Meanwhile my fellow kiwis that are purchasing are doing so at the new market value (bricks and mortar haven’t changed)… so who wins?? Answer the aussie banks they get increasingly larger share of our GDP through higher loan values.
            We need leadership with a long term view of what’s best for NZ collectively. You have a myopic view of your house and the extra $50k a foreigner will pay you. Right now the majority of voters hold property and are self invested to sell out to foreigners.
            Lets not kid ourselves that this is anything but economic treason.

          • Patrick

            Two points – you are assuming that most kiwis manage their finances as you suggest you yourself do. In many cases this is not reality. Kiwis see the increase in property value giving them an increase equity in their house & go out & spend the increase on consumer items such as cars & boats. They then rely on capital gains to get them out of the cart. These increases are “paper” increases until such time as the property is sold. At that stage the market sets the value of the house as it is only worth what someone will pay.
            Next point – only 2% of the housing stock is for sale? Bulldust to that one, everything has a price, there may be only 2% of the stock currently listed but if I knocked on your door & offered you silly money most would accept it. It is the way of the market. We all have a price, ethics & morals aside.

          • justin

            No Patrick it’s the rest of the world not managing their $ in rational ways. They’re printing like mad there are great wads of money circulating the globe and the NZ property market is a common destination.
            Kiwis needing shelter and strategic assets (farm land) need to be protected from this false market. Come on Patrick you must concede that it’s not good for kiwis to be bid up to huge mortgages to aussie banks and the profit of our primary sector to go overseas.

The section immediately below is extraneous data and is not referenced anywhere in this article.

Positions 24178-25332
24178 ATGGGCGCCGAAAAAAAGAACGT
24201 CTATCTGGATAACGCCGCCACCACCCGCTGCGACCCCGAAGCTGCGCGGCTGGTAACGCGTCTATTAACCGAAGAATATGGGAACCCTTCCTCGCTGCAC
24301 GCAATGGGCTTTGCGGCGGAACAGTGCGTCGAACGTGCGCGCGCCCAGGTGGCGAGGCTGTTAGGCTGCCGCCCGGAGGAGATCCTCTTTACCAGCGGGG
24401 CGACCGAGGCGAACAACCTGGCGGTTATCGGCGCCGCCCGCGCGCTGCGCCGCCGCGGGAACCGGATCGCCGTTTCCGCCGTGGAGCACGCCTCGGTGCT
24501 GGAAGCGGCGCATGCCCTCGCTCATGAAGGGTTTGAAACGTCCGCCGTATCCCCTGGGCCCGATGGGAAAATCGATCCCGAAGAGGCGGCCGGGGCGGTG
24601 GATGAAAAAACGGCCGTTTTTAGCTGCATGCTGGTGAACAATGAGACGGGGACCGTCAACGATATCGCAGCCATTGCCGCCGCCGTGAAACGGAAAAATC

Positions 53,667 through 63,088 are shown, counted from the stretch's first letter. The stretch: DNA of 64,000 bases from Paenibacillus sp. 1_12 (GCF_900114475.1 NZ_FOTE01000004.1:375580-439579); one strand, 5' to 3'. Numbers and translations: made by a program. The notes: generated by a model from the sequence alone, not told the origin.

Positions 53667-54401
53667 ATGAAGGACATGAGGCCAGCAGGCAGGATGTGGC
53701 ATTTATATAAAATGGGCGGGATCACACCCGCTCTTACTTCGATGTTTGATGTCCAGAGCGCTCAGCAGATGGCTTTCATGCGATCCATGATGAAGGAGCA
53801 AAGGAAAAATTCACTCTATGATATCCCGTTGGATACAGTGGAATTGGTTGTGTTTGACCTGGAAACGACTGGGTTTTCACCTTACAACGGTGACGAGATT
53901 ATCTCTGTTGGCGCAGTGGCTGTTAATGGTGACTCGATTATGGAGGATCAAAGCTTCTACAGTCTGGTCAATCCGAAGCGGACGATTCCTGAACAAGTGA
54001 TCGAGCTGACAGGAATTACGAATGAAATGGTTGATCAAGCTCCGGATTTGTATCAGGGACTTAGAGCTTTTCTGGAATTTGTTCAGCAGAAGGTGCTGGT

Your position is undefendable when you look at it from a macro view.

          • Patrick

            But the reality is not aligned with what you say, have a look on Trademe for instance for property for sale there are over 20,000 3 bed properties on the market for under $500,000. Sure none will be in Herne Bay next door to Cunliffe but peoples’ expectations are different from what they were in previous generations. Everyone wants a 4 x 2 in a flash suburb as a first home & your solution is to manipulate & regulate the market to achieve that. Have a look at other countries where the market is left alone, previously downtrodden suburbs are regenerated as the prices in neighbouring suburbs become out of reach. Instead in NZ these days we consign these areas as shitholes & we all try to purchase in the flash suburb. When we cannot afford it we moan about dirty foreigners, giving the likes of Winston Peters opportunities to peddle his jingoistic views. He would have to be the most conflicted of all, a foreigner hating politician who was a Foreign Affairs Minister in Clarke’s administration – but I am getting sidetracked with that discussion!